"We wanted to make a drama about a suspected pedophile seen through his point of view," Keshales responded. "Then we wanted to do a film about a vigilante cop. Then we wanted to do something like a Korean revenge film where a grieving father takes control. Then we said, 'Let's do those three movies in one film. That's even better.' " That was how they pitched the film and the producer was enthused enough to say yes.
In terms of metaphors and allegories, Davis proposed, Wolves starts out as a discourse on the insanity of violence leading to vengeance and more violence; in other words, the cycle of violence begetting violence. He asked, slyly, if there was anything in their history that encouraged them to pursue such a story? Although Davis asserted he didn't mean cultural history—that he meant personal history—Papushado insisted the film could not be divorced from the history of Israeli, which he facetiously referred to as "a peaceful place." He and Keshales, he explained, were born into a specifically complex situation. They didn't intend to make a political film; they first and foremost wanted to make a film that would entertain. But no one can escape the politics from where they're born. Political subjects arise every day. Having never had to take justice into their own hands, he couldn't say the film was personal; but, conceded that the film feels like it comes from a country that will do anything it needs to do to survive. Davis qualified that he asked because both films—Rabies and Wolves—deal so much with suspicion and guilt.
In terms of casting, Davis wondered if they had these well-known Israeli actors in mind when they wrote the parts? He considered them so well-chosen. Papushado confirmed that he and Keshales write their scripts for actors; but, it was more a fantasy that the big actors of Israel would come and play with them on such a low-budget film. Still, it happened! The characters of the cop, the father and the grandfather were written specifically for the actors who played them; but, for the suspected pedophile, they cast a newcomer so that audiences wouldn't have any preconceptions or expectations. Wolves was only Rotem Keinan's second role. He's better known for his commercials for a children's snack. Even the cameos in Wolves are played by several big stars in Israel, including Dvir Benedek as the head of police. Benedek is Israel's biggest comedian and is currently playing the Ricky Gervais role in the Israeli version of The Office.
Davis then accepted questions from the audience, the first coming from a young man who wondered how difficult it was to incorporate comedic elements into a narrative with such serious subject matter? Keshales responded that they played with fire even though they shouldn't have played with fire. Combining comedic elements with serious subject matter wasn't difficult for them because they're nearly as bipolar as their country, laughing one minute and crying the next. It's said that Jewish people invented dark humor, he said, but, surprisingly, you don't see many comedies in Israeli cinema. So they decided to show the Israeli psyche and what life is like in Israel. "You have killing all around you," he explained, maybe not all the time, but certainly for periods of time that are uncomfortable. He was living in Tel Aviv when there were buses blowing up every day and he was riding buses that ended up blowing up a few days later. "When you live this kind of life every day," he said, "you live with a sense of danger and survival." You have to have a sense of humor, because—if you don't—life would be unbearable: you would cry all day or want to commit suicide, neither of which are viable options for either of them. As a people, the Israelis have learned to tell jokes. Though it's frowned upon to tell jokes about the Holocaust, if you get a few Jews in the same room talking about the subject, everyone will have a ball. Such horrific historical events and the hardships they have suffered as a people have taught them how to laugh.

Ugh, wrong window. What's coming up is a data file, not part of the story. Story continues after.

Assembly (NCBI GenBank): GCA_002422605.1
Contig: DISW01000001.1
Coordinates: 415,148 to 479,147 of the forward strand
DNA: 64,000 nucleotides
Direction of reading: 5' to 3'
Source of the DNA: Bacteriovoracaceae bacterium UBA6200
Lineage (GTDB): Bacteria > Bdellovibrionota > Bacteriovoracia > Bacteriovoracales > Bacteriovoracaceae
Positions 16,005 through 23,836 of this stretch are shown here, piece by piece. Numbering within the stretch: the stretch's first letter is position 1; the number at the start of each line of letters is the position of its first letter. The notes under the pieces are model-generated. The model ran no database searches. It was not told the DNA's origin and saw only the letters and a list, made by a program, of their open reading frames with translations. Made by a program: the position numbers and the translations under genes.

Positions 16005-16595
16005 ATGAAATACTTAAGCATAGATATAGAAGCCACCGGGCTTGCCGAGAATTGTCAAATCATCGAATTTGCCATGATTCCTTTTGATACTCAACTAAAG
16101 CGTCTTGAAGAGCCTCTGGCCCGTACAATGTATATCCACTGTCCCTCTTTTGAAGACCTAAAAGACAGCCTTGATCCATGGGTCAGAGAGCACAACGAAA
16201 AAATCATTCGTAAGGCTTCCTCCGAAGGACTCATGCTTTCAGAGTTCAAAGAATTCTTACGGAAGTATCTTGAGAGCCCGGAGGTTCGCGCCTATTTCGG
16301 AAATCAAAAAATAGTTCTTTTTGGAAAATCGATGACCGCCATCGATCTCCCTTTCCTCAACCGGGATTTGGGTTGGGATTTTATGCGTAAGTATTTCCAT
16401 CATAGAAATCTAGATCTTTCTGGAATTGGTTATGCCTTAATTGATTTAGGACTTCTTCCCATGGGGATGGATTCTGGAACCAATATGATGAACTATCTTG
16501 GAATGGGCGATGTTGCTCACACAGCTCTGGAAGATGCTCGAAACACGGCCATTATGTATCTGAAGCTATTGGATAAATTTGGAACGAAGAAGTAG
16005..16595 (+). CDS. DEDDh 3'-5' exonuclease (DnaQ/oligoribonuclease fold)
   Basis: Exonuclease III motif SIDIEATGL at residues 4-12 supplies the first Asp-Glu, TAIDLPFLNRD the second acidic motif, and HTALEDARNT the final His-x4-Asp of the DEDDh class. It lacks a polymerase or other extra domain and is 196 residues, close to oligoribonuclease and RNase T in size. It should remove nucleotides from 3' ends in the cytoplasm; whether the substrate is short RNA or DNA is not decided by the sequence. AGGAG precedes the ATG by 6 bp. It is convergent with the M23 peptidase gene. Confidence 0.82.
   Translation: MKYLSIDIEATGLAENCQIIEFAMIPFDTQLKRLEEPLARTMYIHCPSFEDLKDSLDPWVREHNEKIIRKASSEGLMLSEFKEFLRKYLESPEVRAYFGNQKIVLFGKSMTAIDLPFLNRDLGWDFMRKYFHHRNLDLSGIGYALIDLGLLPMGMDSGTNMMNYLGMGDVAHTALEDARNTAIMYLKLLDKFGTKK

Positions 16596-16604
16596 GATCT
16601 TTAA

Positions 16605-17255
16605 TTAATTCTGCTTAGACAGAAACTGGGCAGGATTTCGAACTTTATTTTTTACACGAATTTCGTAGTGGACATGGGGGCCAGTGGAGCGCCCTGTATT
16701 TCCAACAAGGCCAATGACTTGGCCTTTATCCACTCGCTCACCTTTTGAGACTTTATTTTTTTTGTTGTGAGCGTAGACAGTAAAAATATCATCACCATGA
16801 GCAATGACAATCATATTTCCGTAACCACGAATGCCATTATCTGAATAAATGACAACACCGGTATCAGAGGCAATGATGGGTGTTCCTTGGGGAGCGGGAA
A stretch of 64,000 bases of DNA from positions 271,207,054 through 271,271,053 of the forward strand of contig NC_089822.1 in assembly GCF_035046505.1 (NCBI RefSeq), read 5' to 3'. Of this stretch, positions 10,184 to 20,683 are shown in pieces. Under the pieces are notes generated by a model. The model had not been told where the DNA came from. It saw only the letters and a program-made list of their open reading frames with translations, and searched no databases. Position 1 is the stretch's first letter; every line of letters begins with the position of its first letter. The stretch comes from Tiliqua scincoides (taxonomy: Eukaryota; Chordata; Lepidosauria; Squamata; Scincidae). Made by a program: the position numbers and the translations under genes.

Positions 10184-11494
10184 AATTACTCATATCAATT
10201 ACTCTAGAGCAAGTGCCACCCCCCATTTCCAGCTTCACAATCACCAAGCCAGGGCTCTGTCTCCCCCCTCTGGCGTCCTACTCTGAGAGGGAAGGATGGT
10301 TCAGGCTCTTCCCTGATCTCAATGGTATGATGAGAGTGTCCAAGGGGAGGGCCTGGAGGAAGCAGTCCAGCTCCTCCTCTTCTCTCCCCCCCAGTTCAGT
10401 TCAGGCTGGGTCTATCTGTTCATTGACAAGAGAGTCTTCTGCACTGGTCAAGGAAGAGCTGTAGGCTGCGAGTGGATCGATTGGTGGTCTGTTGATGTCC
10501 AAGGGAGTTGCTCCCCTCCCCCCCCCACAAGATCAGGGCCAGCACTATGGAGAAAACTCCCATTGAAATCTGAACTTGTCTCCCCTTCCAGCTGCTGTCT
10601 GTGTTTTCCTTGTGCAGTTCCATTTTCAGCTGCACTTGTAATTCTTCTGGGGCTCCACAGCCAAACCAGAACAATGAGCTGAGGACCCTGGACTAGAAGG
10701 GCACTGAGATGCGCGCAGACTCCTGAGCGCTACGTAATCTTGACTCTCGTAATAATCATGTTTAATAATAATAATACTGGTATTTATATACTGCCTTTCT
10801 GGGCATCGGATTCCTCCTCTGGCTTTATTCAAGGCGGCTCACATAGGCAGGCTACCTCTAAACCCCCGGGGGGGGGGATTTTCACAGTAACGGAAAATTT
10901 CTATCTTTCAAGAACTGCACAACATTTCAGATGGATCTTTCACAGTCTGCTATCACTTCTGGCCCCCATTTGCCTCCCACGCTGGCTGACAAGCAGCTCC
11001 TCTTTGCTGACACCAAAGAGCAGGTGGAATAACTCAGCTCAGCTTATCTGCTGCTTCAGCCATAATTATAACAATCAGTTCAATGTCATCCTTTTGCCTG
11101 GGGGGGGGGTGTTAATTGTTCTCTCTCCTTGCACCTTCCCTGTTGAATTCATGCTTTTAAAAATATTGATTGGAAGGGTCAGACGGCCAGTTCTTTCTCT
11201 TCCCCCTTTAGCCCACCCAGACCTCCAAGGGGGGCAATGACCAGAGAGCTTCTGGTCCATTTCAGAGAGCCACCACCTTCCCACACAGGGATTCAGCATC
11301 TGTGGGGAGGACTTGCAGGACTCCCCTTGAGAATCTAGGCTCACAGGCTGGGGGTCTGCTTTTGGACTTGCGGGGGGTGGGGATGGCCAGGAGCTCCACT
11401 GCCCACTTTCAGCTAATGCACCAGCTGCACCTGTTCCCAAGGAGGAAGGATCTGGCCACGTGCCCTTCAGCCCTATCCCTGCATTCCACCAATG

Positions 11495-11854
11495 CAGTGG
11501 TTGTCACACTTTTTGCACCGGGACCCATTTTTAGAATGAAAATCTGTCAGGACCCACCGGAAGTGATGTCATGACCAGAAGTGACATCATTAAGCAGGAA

Only if you live in Israel can you understand how hard it is to live in Israel. It's not so black and white as people outside of Israel might think. You could say Israel is doing all the wrong things, that nothing is right, but living there you know it's more complicated than media reports let on. Whenever he watches international news it's always about Israel doing this or Israel doing that. He cares about his country. He cares about his neighbors. He's served in the Israeli army. Even though he comes from a left point of view, he doesn't believe either side of the conflict is right or wrong. Both sides often act like children. They each insist they're right. If they were acting maturely, they would recognize there are problems on both sides, which would precipitate understanding.